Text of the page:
THE BASIS OF AFRICAN POLITICS

I know liberal Africans and I know conservative Africans. I know Africans who lean towards capitalism and those who are convinced solialists or even communists. I know those that are committed naturalists and environmentalists. I know those who are naturally republican in nature and those whose inclination goes towards centralisation of power, akin to monarchy. In short I know Africans of different philosophical and ideological convictions.

And yet, for some reason, when we want to form political parties, we form them not along ideological lines, but based on factors like Ethnie, Region, Religion, class, wealth, vengeance, opportunism, greed, materialism and temporary matrices towards the satisfaction of power-lust.

Needless to say, this impedes an effective meeting of positive like-minds in political affairs and makes it difficult for similar thinking patterns to congregate, refine each other, transform, evolve and grow, and gather that momentum which births concrete deeds, processes and systems out of mere ideas. And yet this alone is how tradition and civilization evolve.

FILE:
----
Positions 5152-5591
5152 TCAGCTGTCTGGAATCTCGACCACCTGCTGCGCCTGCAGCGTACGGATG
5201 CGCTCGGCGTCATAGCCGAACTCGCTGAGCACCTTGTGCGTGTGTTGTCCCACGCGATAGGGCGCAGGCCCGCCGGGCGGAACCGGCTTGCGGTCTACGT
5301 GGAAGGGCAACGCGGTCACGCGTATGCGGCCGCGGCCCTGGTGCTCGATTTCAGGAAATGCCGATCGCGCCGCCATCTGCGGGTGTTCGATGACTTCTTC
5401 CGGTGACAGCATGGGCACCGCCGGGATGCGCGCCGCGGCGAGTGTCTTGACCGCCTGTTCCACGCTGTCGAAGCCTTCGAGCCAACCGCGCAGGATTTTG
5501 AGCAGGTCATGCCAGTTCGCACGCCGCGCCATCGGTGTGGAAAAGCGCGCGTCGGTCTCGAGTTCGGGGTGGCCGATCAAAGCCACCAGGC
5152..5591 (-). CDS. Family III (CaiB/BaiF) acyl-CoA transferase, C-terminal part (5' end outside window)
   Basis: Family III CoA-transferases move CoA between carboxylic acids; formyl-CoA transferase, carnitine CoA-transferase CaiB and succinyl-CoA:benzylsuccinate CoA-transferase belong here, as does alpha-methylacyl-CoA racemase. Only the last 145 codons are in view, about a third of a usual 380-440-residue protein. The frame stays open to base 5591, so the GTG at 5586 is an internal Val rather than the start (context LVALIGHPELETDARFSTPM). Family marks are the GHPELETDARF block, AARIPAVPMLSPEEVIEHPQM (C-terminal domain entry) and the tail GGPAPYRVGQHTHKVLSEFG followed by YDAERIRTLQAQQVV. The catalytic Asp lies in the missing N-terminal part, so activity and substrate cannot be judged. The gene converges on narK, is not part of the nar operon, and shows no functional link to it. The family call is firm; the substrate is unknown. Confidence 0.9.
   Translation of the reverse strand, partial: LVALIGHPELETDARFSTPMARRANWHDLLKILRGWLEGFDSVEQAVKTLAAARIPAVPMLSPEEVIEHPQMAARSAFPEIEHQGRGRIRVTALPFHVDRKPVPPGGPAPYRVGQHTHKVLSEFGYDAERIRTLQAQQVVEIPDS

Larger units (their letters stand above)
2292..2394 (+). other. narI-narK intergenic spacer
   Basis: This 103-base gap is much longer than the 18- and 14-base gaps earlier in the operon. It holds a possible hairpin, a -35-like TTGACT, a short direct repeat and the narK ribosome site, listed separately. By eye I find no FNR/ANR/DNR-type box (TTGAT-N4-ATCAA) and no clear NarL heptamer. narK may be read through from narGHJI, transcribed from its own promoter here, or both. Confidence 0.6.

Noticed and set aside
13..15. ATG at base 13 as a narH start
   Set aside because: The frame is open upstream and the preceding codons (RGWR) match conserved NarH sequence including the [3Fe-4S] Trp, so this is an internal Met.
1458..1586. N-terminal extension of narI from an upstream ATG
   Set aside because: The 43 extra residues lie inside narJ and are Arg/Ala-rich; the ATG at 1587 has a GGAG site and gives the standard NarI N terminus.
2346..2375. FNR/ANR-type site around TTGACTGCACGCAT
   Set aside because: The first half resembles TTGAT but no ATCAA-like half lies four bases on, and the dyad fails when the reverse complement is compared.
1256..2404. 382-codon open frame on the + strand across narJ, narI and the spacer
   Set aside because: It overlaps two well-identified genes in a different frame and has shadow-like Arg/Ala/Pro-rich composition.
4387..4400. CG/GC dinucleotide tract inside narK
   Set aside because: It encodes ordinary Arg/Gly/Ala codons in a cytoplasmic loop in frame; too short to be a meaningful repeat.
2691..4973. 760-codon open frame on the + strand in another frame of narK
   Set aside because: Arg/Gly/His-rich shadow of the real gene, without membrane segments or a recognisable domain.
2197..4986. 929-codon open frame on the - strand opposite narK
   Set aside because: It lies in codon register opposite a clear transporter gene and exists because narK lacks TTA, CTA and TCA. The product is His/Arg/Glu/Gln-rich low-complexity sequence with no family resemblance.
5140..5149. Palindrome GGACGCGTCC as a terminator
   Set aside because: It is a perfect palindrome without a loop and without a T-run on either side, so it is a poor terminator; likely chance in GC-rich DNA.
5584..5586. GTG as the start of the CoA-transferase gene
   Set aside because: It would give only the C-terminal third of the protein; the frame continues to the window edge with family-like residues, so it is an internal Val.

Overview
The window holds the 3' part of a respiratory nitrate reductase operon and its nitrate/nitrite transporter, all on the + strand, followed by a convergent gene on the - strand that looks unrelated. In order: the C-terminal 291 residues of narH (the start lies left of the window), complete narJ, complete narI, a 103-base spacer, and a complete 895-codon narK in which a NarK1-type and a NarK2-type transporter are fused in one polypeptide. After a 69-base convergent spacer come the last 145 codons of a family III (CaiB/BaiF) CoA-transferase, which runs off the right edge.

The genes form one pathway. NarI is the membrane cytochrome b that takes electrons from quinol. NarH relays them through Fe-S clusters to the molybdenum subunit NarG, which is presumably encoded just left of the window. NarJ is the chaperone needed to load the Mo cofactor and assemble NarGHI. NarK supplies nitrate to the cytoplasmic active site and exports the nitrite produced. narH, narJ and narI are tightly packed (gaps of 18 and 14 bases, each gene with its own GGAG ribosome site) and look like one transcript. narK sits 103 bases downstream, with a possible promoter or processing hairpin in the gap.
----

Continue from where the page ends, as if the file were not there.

So, my question is: Why are African political parties founded mainly not on objective universal ideas, but on earthy group similarities? Was political Democracy, as an idea, invented solely for internally homogeneous groups where there is enough of that mutual trust and those shared common interests which act as a playing field on which people can then divide and converge into ideas-based camps, knowing that their basic – and base – needs are uniform and covered by all sides equally.

Whenever a too divergent (apparent) heterogeneity comes into play, however, with different ethnies or nations – especially when it was not consensual – there you suddenly see a congealing into a more primal group identity first, as a home and as a shield against the others, to fight for, ensure and protect the covering of the basic – and base – needs.

Before I continue maligning Africa, let me look over to America – another multicultural melting pot – where at every US election, one hears of the Asian vote, the Jewish vote, the Black vote, the Latin Vote, the Italian vote, the White vote, and so on. Well, that also does not sound very much like ideas-based politics to me, but more like the same old herd-adherence, constantly lurking beneath the surface of high philosophical jargon, and clandestinely (sometimes openly) simply jealously guarding the native group interests.

I thus hesitate to blame the lack of ideas-based politics in Africa on any notion of primitiveness. I rather think that the human being, by nature, first seeks for safety and a sense of belonging in that which is most obviously and easily his outer and ethnic homogeneous group. This provides a certain outer protection. It often represents also how he or she is default-seen by the rest of the world too. Thus it provides a rallying point around which a sense of vulnerability and victimhood can also be mutually nursed and addressed and transformed into strength.